EU In

 

It would be a financial disaster for every hard-working family if we leave the European Union.

But don’t take my word for this.

Here’s what the CBI, the organisation representing Britain’s top bosses, has to say:

“Every household in the UK is better off by £3,000 a year thanks to Britain’s membership of the EU.”

And the influential Economist magazine commented:

“Britain would find itself a scratchy outsider with somewhat limited access to the single market, almost no influence and few friends. And one certainty: that having once departed, it would be all but impossible to get back in again." 

Members of the Obama administration have made clear that they want Britain to stay as a leading member of the EU. The US has no appetite to negotiate yet another free trade agreement with a single country rather than an important economic trading block.

US Trade Representative Michael Froman was absolutely right to point out that leaving the EU would be detrimental for UK interests. By stating, in black and white, that the US is not in the market for agreements with individual countries, he clearly debunks Eurosceptic claims that the UK would be better off negotiating its own trade agreements rather than within the EU framework.

The impact of Brexit here in the West Midlands would be devastating. For example, British cars exported to the United States would face a 2.5 per cent tariff, making it even easier for our German and Italian competitors which remain in the EU.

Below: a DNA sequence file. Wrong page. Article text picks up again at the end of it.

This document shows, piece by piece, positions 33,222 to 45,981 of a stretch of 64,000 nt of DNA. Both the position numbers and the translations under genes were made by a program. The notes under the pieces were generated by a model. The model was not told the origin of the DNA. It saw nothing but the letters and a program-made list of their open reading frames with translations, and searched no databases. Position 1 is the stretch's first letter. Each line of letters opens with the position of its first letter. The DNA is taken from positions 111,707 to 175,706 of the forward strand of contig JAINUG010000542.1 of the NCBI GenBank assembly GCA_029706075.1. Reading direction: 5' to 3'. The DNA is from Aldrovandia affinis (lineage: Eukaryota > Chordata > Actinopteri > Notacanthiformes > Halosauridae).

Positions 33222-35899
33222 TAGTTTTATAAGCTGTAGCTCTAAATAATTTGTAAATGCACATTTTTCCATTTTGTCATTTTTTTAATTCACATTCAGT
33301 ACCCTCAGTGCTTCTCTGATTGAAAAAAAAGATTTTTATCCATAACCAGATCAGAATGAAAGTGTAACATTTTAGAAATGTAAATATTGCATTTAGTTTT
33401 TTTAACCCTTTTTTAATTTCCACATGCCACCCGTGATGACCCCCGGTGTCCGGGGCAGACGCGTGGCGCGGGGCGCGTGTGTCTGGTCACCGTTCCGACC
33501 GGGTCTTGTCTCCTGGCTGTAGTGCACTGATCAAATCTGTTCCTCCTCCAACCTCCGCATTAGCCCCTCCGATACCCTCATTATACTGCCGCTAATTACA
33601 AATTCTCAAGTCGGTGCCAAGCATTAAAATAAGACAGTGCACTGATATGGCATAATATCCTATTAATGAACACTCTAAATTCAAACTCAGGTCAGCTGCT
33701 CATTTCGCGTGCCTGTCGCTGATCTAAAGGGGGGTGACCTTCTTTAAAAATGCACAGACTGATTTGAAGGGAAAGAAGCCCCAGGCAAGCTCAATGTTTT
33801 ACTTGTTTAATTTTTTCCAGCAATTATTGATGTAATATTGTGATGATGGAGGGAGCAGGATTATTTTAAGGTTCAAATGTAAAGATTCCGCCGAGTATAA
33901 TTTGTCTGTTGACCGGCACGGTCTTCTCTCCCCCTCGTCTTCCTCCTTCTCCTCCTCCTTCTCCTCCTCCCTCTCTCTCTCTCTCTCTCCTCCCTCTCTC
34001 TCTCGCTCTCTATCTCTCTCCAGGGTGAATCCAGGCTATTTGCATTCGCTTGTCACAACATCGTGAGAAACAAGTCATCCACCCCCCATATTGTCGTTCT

The Government has promised a referendum before the end of 2017 so that people can decide whether Britain should remain a member of the EU. This is one of the most important decisions any of us will take in our lifetime.

Labour IN for Britain

I’ll be fighting for a vote in favour of staying In the EU.

It’s easy to moan about Europe. We’ve all sometimes fallen into the trap of complaining about Brussels and its bureaucracy, but the simple fact is our economy would be hammered if Britain quit the EU. Firms would find it more difficult and costly to trade with other European countries, pushing up unemployment and inflation, here in the West Midlands and across the country.

Of course we pay money into Brussels each year. But we also get money back through EU funding programmes and the British economy gets a huge boost through the EU single market.

Look around the West Midlands. Huge regeneration projects have been financed by the EU. Building the International Convention Centre and Symphony Hall in Birmingham, for example, just wouldn’t have been possible without money from the European Regional Development Fund.

Europe is our largest trading partner. We do more business in Europe than anywhere else in the world, exporting £147 billion worth of goods last year alone.

Opting out of the EU would mean we still have to sell goods to European countries, but we’d no longer have a place at the table to decide the framing of new laws. And, crucially, we wouldn’t automatically benefit from free trade that the single market allows.

Some people argue that we should follow Norway and Sweden, which have access to the single market but are not bound by EU laws on areas like agriculture, justice and home affairs. Although these countries are not part of the EU they still have to pay into it and abide by EU trade regulations, but are unable to influence them.

If we adopted the Norway model we would still pay up to 94 per cent of the current EU membership costs and will have lost significant influence.

It really is a ‘no brainer’. Britain must remain a member of the European Union.